20 CREEPING DEAD  

jasonabadboy4u 30M
48 posts
6/11/2006 3:12 am

Last Read:
9/14/2006 1:35 am

20 CREEPING DEAD

20 CREEPING DEAD
This story was influenced by the Metallica song Creeping Death which is on the Metallica album Ride The Lightning. Also included on the same album is the Metallica song Fade To Black. Which is the song that inspired me to write poetry.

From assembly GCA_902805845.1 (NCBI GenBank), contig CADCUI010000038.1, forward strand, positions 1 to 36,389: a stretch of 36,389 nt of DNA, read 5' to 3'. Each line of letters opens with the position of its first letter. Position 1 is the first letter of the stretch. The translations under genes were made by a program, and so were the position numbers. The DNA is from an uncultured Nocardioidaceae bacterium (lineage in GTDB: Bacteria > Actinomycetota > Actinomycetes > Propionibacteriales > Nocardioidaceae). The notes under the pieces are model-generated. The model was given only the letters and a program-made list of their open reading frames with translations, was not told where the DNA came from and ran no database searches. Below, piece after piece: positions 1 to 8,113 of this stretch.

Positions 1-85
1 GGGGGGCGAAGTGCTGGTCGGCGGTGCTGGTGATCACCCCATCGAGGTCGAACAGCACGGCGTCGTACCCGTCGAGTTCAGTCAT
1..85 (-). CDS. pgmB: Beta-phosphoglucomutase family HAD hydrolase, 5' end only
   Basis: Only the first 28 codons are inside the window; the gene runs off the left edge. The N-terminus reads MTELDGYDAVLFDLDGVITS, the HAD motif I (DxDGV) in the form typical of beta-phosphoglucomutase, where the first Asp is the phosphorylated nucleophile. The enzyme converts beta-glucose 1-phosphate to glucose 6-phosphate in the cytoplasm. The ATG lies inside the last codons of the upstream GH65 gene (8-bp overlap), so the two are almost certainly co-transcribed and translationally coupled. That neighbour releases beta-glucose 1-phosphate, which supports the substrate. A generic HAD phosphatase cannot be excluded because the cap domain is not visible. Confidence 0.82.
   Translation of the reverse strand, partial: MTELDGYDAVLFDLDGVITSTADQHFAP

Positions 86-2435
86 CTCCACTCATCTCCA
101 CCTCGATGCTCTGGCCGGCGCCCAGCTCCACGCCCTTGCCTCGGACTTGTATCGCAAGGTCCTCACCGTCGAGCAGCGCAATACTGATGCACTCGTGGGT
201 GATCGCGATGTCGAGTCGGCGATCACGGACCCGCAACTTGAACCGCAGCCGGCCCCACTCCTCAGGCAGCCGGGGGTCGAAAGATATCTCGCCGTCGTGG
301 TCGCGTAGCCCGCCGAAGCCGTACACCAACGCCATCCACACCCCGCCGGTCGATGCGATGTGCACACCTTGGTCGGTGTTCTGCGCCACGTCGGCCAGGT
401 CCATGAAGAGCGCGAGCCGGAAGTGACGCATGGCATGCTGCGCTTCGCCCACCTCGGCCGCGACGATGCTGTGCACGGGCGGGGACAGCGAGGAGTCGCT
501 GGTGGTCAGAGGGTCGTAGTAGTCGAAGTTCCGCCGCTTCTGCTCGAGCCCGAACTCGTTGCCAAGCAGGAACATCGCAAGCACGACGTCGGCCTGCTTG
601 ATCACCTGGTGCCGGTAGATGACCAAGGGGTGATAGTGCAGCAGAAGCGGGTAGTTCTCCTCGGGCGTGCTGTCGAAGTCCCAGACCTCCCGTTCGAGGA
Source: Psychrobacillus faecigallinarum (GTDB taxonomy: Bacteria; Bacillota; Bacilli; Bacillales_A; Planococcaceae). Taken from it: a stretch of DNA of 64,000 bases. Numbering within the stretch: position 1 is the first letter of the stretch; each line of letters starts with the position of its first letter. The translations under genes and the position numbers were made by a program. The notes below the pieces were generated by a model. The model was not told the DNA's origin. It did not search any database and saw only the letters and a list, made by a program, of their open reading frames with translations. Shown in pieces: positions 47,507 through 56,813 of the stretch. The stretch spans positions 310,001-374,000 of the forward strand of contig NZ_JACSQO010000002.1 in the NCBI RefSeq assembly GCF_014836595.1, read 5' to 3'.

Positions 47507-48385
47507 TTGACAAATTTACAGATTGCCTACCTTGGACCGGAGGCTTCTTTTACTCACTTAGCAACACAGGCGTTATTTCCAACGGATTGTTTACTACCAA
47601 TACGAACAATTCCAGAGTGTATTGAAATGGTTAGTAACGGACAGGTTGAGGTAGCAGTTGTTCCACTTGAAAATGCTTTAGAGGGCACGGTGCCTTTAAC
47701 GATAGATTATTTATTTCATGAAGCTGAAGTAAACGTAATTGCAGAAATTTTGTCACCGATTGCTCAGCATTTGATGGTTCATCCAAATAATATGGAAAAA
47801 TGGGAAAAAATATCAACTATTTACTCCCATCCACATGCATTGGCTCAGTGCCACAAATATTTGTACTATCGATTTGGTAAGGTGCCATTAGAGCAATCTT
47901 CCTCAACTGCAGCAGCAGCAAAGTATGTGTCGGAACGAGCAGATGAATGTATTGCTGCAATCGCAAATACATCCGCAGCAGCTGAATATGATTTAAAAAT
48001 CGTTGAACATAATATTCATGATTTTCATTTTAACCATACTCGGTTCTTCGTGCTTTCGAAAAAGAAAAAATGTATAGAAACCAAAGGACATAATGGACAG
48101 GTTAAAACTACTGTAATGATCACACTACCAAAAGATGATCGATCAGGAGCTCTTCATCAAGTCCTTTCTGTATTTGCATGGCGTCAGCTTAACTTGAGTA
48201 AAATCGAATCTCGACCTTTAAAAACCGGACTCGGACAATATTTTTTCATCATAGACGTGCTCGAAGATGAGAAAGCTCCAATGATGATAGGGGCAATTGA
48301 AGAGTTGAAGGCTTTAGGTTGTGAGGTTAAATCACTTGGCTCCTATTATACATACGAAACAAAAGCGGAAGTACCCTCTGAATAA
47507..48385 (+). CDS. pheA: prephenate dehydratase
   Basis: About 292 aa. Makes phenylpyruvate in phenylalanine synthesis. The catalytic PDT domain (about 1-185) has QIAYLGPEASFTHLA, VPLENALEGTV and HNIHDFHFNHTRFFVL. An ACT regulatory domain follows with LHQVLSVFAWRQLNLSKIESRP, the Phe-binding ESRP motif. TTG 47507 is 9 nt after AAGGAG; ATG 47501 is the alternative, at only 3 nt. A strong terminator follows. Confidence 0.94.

One morning, John found himself walking along a busy downtown street. He stared around at the shops and cars in confusion, having no idea why he was there or where he was going. It seemed as though he had suddenly wakened from a dream and found himself back in reality. Coming around a corner, John looked straight ahead at the brilliant morning sky. A deep set blue with purple and pink clouds hovering in the distance. The sun was still low in the sky. The light almost blinded him and sent a sharp pain through his head. He pressed his hand against his forehead and then drew it away, noticing the dark red flakes on it. Strange, he thought, the flakes looked almost like dried blood. Feeling suddenly weak, John sat down on the curb and tried to understand what was happening to him. A few seconds later, a car sped by, almost hitting him. John jerked back and tried to jump to his feet. But his body was so sore that he had trouble just standing up. He brushed off the dust from his clothes and noticed that he was wearing his best suit and a pair of highly polished shoes. But when he pulled up his coat sleeve to check the time, he found that he wasn't wearing his watch. That was the strangest thing of all. He never took his watch off, not even to sleep. Being on time was an obsession with him. Now, more than ever, he felt lost and confused. What was he doing here in the middle of town? And what time was it? John began to wander aimlessly down the street. Ahead of him on the sidewalk he recognized the woman who worked in his dentist's office. He walked up behind her and tapped her shoulder. "Excuse me, Mr's Smith, could you tell me the time? I Don't seem to have my watch on." The woman whirled around at the sound of his voice. Her eyes widened as she stared at his face. Then, with a piercing scream, she ran away down the street. John stood frozen in place on the sidewalk, watching her flee. He asked himself why her face had contorted with fear at the sight of him. Was there something horrifying about the way he looked? Passing his hand over his face, he felt a strange bump on his forehead. And, once again, he saw the dark red flakes on his hand. John turned and walked toward the large glass window of a store along the sidewalk. His reflection wavered in it, looking ghostly in the morning light. There seemed to be a strange, dark bruise on his forehead, and his face looked as white as the stiffly starched shirt he wore. John walked on in the direction of the street where he lived with his wife in a small, two bedroom house. They had never had children because John had forbidden it. He was sure that children would upset his schedule and make him late. Being late was something he could not tolerate. Now, for some reason that he didn't understand, John felt sure that he was going to be late for an extremely important appointment. He knew his wife could tell him what it was, and she would have a warm breakfast waiting. It was odd, though, he didn't feel in the least bit hungry. Just then, a school bus rumbled by, and John stared up into its windows. Staring back at him was little Cindy, the little girl who lived next door. John saw her raise her hand and point at him. Her mouth was open wide as though she were laughing, or screaming. A moment later, every child's face in the windows was staring at him. John glared at the bus as it moved down the street. Obviously, he had been right not to have children if they all acted that rudely. John found that his knees were growing weaker and weaker. He began to wish that someone he knew would drive by so that he could wave them down and ask them for a ride. John slumped against the pole of a stoplight near a street corner and stared up the road. In the distance he saw a car that he recognized. It belonged to his secretary, Miss Spencer. John stood up straight and waved his arms. Luckily, the stoplight turned red just as the car approached. The car slowed down to a stop at the light, but Miss Spencer was busy looking in the rearview mirror. As she put on her lipstick. John walked out into the street and tried to open the door on the passenger's side. It was locked. He rapped his knuckles on the window and peered in at Miss Spencer. She stared back at him with a look of horror on her face; then she gripped the steering wheel and pressed down on the gas pedal. The car shot forward through the red light, throwing John onto the street. Vowing to fire Miss Spencer the first chance he got, John picked himself up and limped back to the sidewalk. His head was throbbing with pain now. He looked down at his trembling hands and saw that the skin was pale, pale as ivory, and so dry that it was almost brittle. John staggered over to a storefront with a mirrored window and looked into it. There were dark circles around his sunken eyes. His lips seemed drained of color and wouldn't move when he tried to smile. His skin seemed to reflect the bluish color of the bruise on his forehead. A dark fear spread through John's body, followed by the strange sense of panic. He was going to be late. And whatever appointment he had, he couldn't miss it. Behind him, John saw a telephone booth reflected in the mirror. That was the answer. He could call his wife and have her come get him. She could check his calendar and find out where it was that he had to be. John walked as quickly as his stiff legs would carry him to the telephone booth. He slipped inside and shut the door behind him. For a moment, he was overcome by a wave of claustrophobia. The booth was so narrow; it felt almost like a coffin. John fumbled in his pant pockets for a coin, but they were empty. Then he saw a shiny quarter left behind by the last person using the phone. "What luck," he thought as he slipped it into the money slot and pushed the buttons for his home phone number. The first ring of the phone sounded very, very far away. John found himself struggling to breathe. The air seemed dead in the small telephone booth. The phone in his house rang a second time. His wife usually answered right after the second ring. But, still, there was only silence, a stifling, lonely silence. John didn't think he could stay in the narrow booth another second. His hands began to claw desperately at the handle of the door. Finally, he heard a clicking sound on the other end of the telephone line. The receiver was being picked up. A strange man's voice said, "Hello." "Is . . . is Mrs Qualls there?" John gasped. The man didn't answer for a moment. Then, in an anxious voice, he said, "Oh no, Mrs. Qualls just left for the graveyard. Haven't you heard? Her husband died two days ago in a car accident downtown." John didn't hear any more of what the man said. The phone slipped out of his white bony hands and dangled from its cord. Then John pushed open the door of the telephone booth and lunged out. He would have to hurry. But he could still get to the graveyard on time.